And besides, my body always knows that I’m just saying it for some ulterior motive, and that I don’t really mean it.

The trick is, you have to actually mean what you say. You have to give your body an honest compliment. Start small, like, “Cuticles, you’re quite nice.” Work your way up to larger body areas, “Forearms, you have a lovely shape.”

For parts of your body that you’re not quite comfortable with yet, you might try something like this, “Belly, I do get annoyed by your general floppiness, but I’m really grateful that you were willing to stretch way out, twice, to accommodate the babies. I love my children and if you have to be floppy for them to exist, that’s fine.”

Be honest, but find something truly nice to say. Do this until you are ready to move on to advanced body compliments.

I like my collar bones.

Step 6: Compliment your body, advanced

You will respond to the habit of saying honestly nice things to your body. You’ll begin to look for the best, rather than focus in on the worst. As you start to recover from the negativity with which you have viewed your body, move to a more advanced appreciation. Every day, take a moment to admire your particular curves and edges. Look at yourself with an artist’s lens, rather than Hollywood’s lens. Wear clothes that show off the particular beauty of your body.

Step 7: Play what if

I was getting dressed one morning, bemoaning my high waist. If it were just lower, I thought, if my waist was just lower, then there wouldn’t be quite such a long space for my belly, all clothes would fit me, then everything in the world would be right.

And then I thought, what if? What if a high waist offering plenty of space for a softish belly were the cultural ideal? I pictured models padding their bellies and setting a belts on their ribcages. I thought of designers pushing reams of high- waisted clothing, despite the fact that only a lucky few genetic winners had this sought-after form.

Why not? When you think about it, nearly every shape has been idealized throughout human history and across the globe. At someplace, in some time, your shape was the unattainable ideal.

I walked out of my closet with this in mind, pretending as I went about my day that all my body’s little idiosyncrasies were what other women spent enormous sums of money and time and mental space trying desperately to emulate.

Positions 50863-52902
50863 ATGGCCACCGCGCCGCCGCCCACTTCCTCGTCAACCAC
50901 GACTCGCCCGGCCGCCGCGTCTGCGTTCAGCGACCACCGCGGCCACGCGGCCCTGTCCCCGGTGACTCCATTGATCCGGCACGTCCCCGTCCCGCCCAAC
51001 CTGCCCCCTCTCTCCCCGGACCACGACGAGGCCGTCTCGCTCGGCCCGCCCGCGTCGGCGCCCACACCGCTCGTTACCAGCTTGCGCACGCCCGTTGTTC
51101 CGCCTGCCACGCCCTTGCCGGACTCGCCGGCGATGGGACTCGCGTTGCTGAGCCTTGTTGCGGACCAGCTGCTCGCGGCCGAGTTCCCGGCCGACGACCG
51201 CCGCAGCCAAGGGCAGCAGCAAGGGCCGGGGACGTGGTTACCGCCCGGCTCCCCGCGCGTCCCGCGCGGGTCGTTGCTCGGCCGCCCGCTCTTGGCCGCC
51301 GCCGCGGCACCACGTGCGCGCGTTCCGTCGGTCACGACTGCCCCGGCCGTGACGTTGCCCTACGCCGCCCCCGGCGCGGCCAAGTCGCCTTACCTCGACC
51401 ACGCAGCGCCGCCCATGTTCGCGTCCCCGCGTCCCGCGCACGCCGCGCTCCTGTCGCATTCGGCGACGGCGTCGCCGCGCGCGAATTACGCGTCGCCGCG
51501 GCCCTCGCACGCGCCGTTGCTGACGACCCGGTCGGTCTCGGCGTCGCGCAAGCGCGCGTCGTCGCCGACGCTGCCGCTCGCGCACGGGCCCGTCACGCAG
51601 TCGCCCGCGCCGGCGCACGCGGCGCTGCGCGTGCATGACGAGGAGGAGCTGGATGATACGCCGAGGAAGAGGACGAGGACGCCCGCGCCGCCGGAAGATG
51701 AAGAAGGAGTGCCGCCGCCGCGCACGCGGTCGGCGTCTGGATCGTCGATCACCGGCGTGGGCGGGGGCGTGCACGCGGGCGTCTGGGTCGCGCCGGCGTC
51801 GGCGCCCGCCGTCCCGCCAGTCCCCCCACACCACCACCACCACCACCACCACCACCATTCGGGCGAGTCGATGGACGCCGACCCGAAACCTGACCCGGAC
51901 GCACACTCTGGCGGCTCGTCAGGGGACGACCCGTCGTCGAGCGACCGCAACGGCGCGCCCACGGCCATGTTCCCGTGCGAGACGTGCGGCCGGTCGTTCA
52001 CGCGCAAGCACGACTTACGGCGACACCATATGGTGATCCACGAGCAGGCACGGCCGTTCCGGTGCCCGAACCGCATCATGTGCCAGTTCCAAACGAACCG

And suddenly the whole system seemed ridiculous. When I thought about other women trying to create my body through extreme exercise, (“You’ve got to build up those butt muscles so it really sticks out!”) diet (“I heard recently that if you consume at least two tablespoons of fish oil at every meal it will burn fat everywhere but your belly”) and silicon (“I’m thinking of getting inner-thigh implants…”) the whole enterprise is ridiculous.

Every time you start to measure yourself against our culture’s crazy beauty standards, replay them with your own particular beauty as the ideal.


Step 8: Look at your family photos, listen to your daughter

When we look at family photos, there is never any talk of who had fat ankles or sloping shoulders. We talk about the people; what they accomplished, who they were, the funny stories they told.

Beauty is transitory, but our words and actions will outlast us. Do I want my great grandchildren to be told stories of how I kept slim all my life? Heck no! “Great-Grandma could climb 5.11 trad!” is more like it. (OK, I have a long way to go before I get to 5.11 trad, but I also have a long time to go before there will be any great grandchildren. I can do this.)

Similarly, do we want our children to be proud of how we declined bread in a restaurant, or do we want them to see achievement as a little bit deeper? Watching my daughter, and my friends’ daughters grow up with confidence in themselves and their bodies is beautiful. I love to hear them talk about delicious food, great clothes and the awesome activities they pursue. If we can learn to love our bodies, they will emulate us and love theirs.

Sorry, but I’m probably going to re-post this picture of my grandma about a thousand times. It’s good for you.

Ultimately, my body is fine. I’m not a supermodel, and I’m not interested in putting in the time, energy and silicon it would take to get me there. My body may not fit the standards of beauty for any time period, but it has scaled cliffs, run thousands of miles, made countless rounds of a classroom to check that every student is on track with their current assignment. It has created two upstanding human beings, and been a willing canvas for some great ensembles. It deserves respect and care. All bodies do, no matter what standards people choose to measure them against.

P.S. Want to read more? Here’s an article I wrote for the Eugene Weekly on teens and body image